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Debates about the genocide against the Tutsi in Rwanda and its aftermath have divided academic communities since the mid-1990s. There are two key nodes of dissent: the nature of the violence in 1994 and the governance of Rwanda post-genocide. Scholars continue to disagree about the number of Rwandans of Tutsi ethnicity killed (the latest government figures indicate over a million), the extent of revenge killings, and Rwanda's involvement over the border in the Democratic Republic of Congo. There are unresolved tensions between those who would hold up Rwanda as an exemplary model of development and transitional justice and those who critique repression of the media and political opposition. Most of us still working in Rwanda try to avoid polarized positions and place ourselves instead on a spectrum. But fragile spaces developed to open up discussion, most successfully closed workshops both inside and outside the country, are sometimes derailed by the media's ongoing propensity to adopt extreme angles for effect. The BBC's counterfactual, irresponsible, and ideologically skewed 2014 documentary Rwanda's Untold Story is a case in point.
Cornelius, the narrator of Boubacar Boris Diop's novel about Rwanda, Murambi, le livre des ossements, comments: "After all, Rwanda is an imaginary country. If it's so difficult to talk about in a rational way, maybe it's because it doesn't really exist. Everyone has his own Rwanda in his head and it has nothing to do with the Rwanda of others" (67). Ignorant of his own father's involvement in the violence we need not necessarily take Cornelius's words at face value. Diop is making a crucial point: the rest of the novel enforces the idea that there is a historical truth about genocide that must be uncovered and honored. But at the same time, he remains loyal to the suggestion that the perception and reception of events is fundamentally subjective—determined by the reader/listener/viewer's own experiences and internal landscapes. In this context the representation of the past matters. And there is a particularly valuable role for artists whose representations of the past draw attention to their own construction and personal nature.
In the first two decades after the genocide, most book-length studies by Rwanda scholars were concerned with history, law, politics, and sociology, with commentary relating to the arts (and more broadly representation) limited to examinations of Hutu power propaganda and the failure of the international media. Although Josias Semujanga, Catherine Cocquio, and others have published literary analyses in French, the only monograph available in the Anglophone world until recently was Alexandre Dauge-Roth's impressive overview, Writing and Filming the Genocide of the Tutsis in Rwanda. Published in 2010, the book examined Rwandan survivor testimony, the literary responses of the group of African writers who visited Rwanda with the Fest'Africa project "Rwanda: Writing as a Duty to Remember," and seven internationally visible feature films. Over the past few years three further monographs have appeared, extending Dauge-Roth's work in new directions, exploring theater, literary fiction, photography, and documentary film.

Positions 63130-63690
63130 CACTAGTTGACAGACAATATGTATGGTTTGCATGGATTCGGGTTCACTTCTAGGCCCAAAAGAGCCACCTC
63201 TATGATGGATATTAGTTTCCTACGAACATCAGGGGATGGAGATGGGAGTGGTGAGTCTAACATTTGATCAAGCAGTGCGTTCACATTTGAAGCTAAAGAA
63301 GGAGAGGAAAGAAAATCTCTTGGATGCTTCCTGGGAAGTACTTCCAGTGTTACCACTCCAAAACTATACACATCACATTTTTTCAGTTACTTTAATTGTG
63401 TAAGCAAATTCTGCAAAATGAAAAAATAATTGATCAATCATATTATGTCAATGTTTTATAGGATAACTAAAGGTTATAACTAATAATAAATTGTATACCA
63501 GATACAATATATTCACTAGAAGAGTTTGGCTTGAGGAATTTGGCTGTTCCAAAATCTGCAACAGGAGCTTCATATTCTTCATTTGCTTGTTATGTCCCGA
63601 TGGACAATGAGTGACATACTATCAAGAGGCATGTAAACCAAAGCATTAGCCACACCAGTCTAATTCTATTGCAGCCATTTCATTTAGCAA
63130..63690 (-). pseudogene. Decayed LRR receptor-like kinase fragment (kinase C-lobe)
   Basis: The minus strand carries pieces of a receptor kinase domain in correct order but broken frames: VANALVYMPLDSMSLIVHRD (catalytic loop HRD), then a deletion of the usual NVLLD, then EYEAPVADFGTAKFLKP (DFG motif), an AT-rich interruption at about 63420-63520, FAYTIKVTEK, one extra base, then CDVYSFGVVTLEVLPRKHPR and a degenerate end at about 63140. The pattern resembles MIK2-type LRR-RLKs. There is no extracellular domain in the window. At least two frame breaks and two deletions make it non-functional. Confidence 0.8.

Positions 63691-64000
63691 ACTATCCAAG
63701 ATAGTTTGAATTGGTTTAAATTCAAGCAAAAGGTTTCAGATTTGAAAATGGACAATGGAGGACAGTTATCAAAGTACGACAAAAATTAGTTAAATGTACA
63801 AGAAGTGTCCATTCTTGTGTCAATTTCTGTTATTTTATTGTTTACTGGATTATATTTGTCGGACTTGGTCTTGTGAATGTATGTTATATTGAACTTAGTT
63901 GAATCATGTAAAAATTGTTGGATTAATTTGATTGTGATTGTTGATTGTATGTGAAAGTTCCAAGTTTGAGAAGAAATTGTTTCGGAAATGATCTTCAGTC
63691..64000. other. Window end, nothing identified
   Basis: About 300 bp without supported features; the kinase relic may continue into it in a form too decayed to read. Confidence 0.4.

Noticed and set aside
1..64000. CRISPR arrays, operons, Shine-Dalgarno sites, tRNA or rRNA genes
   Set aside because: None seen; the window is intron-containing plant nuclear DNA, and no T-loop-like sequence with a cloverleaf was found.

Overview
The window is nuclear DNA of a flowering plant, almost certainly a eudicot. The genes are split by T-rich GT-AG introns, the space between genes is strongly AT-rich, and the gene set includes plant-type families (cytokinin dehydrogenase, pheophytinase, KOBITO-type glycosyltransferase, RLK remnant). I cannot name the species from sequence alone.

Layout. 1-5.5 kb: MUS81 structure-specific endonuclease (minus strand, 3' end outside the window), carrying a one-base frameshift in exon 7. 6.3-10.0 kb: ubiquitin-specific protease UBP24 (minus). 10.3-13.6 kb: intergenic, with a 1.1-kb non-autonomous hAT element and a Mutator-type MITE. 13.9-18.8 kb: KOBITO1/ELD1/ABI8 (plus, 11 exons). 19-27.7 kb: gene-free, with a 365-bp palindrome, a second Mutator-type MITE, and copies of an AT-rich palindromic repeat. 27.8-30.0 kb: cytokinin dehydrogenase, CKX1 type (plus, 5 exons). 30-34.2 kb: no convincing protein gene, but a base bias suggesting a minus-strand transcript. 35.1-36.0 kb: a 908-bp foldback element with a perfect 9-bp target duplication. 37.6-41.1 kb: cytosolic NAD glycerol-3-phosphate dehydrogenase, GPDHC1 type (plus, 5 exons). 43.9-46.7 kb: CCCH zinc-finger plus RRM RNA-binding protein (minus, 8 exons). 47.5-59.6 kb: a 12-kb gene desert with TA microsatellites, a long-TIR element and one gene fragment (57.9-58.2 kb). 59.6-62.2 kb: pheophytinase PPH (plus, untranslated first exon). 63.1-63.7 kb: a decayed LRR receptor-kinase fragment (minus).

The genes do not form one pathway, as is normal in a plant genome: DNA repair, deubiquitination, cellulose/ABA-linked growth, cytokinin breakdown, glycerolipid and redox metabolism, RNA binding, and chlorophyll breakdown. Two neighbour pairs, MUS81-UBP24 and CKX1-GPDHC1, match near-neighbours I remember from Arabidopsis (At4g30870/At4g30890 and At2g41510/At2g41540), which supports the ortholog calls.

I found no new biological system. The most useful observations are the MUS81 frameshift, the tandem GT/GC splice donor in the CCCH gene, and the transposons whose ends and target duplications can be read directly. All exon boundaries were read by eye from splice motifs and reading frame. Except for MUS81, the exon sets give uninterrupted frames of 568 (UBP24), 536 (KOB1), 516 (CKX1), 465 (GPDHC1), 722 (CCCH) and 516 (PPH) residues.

Ananda Breed, Piotr Cieplak, and Nicki Hitchcott's books all examine artistic work that bears witness to those killed during the 1994 genocide against the Tutsi, inviting readers to consider the ways in which authors encourage their audiences to feel and take action in response to the violence depicted. They would all locate themselves somewhere in the middle of the political spectrum sketched above, [End Page 257] with Ananda Breed, who focuses predominantly on the post-genocide politics of the present, being most critical of the current government. Their focus oscillates between bearing witness to the immensity of violence and the ongoing challenges of life after genocide. Cieplak, with his focus on death inscribed in his very title—Death, Image...